There was an article in the NZ Herald today highlighting the appeal of NZ farming properties as an investment opportunity. The author questioned why NZ'ers, instead even foreigners, are so interested in NZ rural property when the income is so bad. I makes the case that:
1. Rural properties are capital gains tax free
2. Rural properties have offered an average capital appreciation of 10.5%
There are another two further reasons to think there is even more upside in property:
1. Hedge: Property offers some appeal as protection from currency debasement. Commodities are priced in USDs. Thus if the NZD was debased because of poor government policy, there is a hedge in the sense that your US-denominated income will cover your capital loss.
2. Market access: There is scope for the USA-Japan-EU to eventually drop their agricultural tariffs and subsidies which have penalised NZ, as well as the third world. There is of course a trend towards free trade/trade liberalisation. The question is - how long will this take to occur?
3. Demand: There is a shift in Asian developing countries to meat-rich diets, so that demands more meat and dairy imports from places like NZ. Chinese, Filipinos, Koreans, Japanese, etc want bigger breasts, and to get those they need to drink milk. Of course they are also eating more protein like McDonalds, etc.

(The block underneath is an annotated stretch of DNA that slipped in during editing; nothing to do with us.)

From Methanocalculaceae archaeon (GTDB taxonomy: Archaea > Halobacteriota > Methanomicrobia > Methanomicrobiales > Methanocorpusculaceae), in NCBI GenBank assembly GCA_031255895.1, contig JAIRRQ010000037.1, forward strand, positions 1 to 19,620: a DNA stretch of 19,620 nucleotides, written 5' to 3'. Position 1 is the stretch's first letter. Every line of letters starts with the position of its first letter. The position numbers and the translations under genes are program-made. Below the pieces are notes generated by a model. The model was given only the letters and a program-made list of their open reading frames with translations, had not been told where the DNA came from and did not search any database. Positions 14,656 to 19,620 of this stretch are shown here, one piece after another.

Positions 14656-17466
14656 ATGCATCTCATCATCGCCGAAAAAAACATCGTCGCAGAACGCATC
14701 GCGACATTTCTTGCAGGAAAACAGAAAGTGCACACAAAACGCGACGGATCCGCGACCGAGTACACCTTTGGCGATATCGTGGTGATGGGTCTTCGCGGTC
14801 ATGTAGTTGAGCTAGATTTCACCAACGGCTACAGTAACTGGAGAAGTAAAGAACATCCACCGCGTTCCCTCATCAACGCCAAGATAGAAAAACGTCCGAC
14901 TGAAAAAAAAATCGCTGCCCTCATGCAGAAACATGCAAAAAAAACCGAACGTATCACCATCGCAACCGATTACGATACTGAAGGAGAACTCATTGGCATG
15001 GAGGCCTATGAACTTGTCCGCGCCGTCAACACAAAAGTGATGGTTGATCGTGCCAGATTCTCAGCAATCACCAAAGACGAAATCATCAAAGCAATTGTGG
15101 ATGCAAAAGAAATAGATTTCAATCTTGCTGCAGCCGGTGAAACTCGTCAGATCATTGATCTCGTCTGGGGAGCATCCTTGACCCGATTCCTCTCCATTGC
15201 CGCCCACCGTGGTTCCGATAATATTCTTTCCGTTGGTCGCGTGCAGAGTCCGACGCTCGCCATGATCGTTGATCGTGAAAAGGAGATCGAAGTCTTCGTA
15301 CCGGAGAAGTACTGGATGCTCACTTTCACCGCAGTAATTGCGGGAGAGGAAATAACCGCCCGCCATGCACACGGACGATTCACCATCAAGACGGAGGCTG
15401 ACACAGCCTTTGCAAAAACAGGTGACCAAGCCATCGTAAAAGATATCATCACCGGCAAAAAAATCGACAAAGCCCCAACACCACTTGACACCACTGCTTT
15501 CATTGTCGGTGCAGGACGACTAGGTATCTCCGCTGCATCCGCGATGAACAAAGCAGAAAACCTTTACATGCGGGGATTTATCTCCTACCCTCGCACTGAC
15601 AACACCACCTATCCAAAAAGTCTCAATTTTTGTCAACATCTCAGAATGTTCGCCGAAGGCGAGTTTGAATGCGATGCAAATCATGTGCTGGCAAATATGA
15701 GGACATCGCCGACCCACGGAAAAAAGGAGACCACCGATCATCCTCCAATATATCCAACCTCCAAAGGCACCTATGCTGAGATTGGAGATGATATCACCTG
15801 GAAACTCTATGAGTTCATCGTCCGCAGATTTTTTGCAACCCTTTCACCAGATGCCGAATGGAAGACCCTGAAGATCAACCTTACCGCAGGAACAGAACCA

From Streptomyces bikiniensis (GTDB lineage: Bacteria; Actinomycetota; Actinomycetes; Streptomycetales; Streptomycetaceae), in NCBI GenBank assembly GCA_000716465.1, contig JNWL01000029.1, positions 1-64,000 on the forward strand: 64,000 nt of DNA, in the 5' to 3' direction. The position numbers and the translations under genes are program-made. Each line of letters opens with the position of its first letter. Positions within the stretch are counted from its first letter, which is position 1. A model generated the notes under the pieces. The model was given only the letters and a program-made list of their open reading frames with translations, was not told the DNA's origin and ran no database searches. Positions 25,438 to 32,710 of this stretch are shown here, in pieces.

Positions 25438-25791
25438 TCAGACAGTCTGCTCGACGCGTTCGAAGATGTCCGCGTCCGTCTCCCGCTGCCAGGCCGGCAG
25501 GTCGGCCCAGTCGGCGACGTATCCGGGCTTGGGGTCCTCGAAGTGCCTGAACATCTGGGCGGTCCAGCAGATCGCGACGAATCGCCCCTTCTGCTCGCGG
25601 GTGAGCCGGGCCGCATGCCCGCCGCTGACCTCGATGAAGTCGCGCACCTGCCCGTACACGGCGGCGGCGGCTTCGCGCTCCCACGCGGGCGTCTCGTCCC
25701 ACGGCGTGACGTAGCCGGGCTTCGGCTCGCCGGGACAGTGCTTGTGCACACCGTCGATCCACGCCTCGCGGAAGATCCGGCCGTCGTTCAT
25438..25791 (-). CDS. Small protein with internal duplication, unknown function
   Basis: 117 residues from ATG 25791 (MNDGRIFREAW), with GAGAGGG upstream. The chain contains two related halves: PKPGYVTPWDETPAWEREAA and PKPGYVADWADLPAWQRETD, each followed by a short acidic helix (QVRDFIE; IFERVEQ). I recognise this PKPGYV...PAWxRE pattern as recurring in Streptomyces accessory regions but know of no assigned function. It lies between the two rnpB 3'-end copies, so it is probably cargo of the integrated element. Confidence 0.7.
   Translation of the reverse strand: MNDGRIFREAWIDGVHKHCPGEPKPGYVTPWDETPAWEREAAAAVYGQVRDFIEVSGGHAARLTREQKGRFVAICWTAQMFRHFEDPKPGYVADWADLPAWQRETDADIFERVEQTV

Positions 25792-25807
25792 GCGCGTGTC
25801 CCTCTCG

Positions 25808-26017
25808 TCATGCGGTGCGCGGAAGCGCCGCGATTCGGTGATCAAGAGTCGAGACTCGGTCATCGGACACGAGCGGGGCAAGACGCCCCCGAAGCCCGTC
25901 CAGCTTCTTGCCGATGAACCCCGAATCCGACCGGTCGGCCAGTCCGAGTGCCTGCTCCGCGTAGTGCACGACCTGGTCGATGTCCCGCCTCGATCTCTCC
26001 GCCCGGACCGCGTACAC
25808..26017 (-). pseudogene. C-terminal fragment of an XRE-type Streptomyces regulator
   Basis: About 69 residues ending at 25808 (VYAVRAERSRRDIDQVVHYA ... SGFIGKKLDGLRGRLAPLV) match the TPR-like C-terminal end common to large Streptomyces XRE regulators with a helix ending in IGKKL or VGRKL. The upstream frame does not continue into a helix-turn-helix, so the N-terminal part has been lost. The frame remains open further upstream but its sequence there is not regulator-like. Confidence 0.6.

4. Investment: There is the opportunity to subdivide rural properties into lifestyle blocks.
A lot of property is no longer appealing for wool growing. There is some interest in these properties for timber-based industries, which are of course low-maintenance industries, and easily contracted out to third parties. There is even the prospect of tax, carbon credits and ancillary opportunities like using the waste products for renewable power generation.
Read more in this article or check out our NZ Property Guide. NZ has the obvious advantage over Australia in several respects:
1. Rainfall in NZ is more reliable
2. The currency is more directly tightened to the agricultural commodities, as opposed to metals and energy. This will not change for the next 10-15 years. NZ will eventually discover oil/gas I suspect.